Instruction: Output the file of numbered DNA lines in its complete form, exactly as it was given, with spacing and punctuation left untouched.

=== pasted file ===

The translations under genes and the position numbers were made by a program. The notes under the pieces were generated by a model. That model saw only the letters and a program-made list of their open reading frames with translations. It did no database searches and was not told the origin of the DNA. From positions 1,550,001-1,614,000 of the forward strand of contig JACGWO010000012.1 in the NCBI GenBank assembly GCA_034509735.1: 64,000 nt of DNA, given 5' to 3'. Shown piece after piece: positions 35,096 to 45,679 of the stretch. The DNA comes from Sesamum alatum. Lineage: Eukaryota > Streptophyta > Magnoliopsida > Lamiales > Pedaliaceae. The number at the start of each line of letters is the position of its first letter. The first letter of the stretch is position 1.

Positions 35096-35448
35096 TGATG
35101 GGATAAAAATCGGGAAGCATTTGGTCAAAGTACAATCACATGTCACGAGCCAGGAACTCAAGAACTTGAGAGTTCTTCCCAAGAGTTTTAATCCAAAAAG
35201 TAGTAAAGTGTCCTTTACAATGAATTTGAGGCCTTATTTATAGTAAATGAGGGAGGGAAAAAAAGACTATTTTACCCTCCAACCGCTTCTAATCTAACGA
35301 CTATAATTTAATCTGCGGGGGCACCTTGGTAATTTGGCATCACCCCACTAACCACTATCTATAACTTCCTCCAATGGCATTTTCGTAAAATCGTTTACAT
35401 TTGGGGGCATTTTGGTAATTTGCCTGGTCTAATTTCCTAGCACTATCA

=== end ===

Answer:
The translations under genes and the position numbers were made by a program. The notes under the pieces were generated by a model. That model saw only the letters and a program-made list of their open reading frames with translations. It did no database searches and was not told the origin of the DNA. From positions 1,550,001-1,614,000 of the forward strand of contig JACGWO010000012.1 in the NCBI GenBank assembly GCA_034509735.1: 64,000 nt of DNA, given 5' to 3'. Shown piece after piece: positions 35,096 to 45,679 of the stretch. The DNA comes from Sesamum alatum. Lineage: Eukaryota > Streptophyta > Magnoliopsida > Lamiales > Pedaliaceae. The number at the start of each line of letters is the position of its first letter. The first letter of the stretch is position 1.

Positions 35096-35448
35096 TGATG
35101 GGATAAAAATCGGGAAGCATTTGGTCAAAGTACAATCACATGTCACGAGCCAGGAACTCAAGAACTTGAGAGTTCTTCCCAAGAGTTTTAATCCAAAAAG
35201 TAGTAAAGTGTCCTTTACAATGAATTTGAGGCCTTATTTATAGTAAATGAGGGAGGGAAAAAAAGACTATTTTACCCTCCAACCGCTTCTAATCTAACGA
35301 CTATAATTTAATCTGCGGGGGCACCTTGGTAATTTGGCATCACCCCACTAACCACTATCTATAACTTCCTCCAATGGCATTTTCGTAAAATCGTTTACAT
35401 TTGGGGGCATTTTGGTAATTTGCCTGGTCTAATTTCCTAGCACTATCA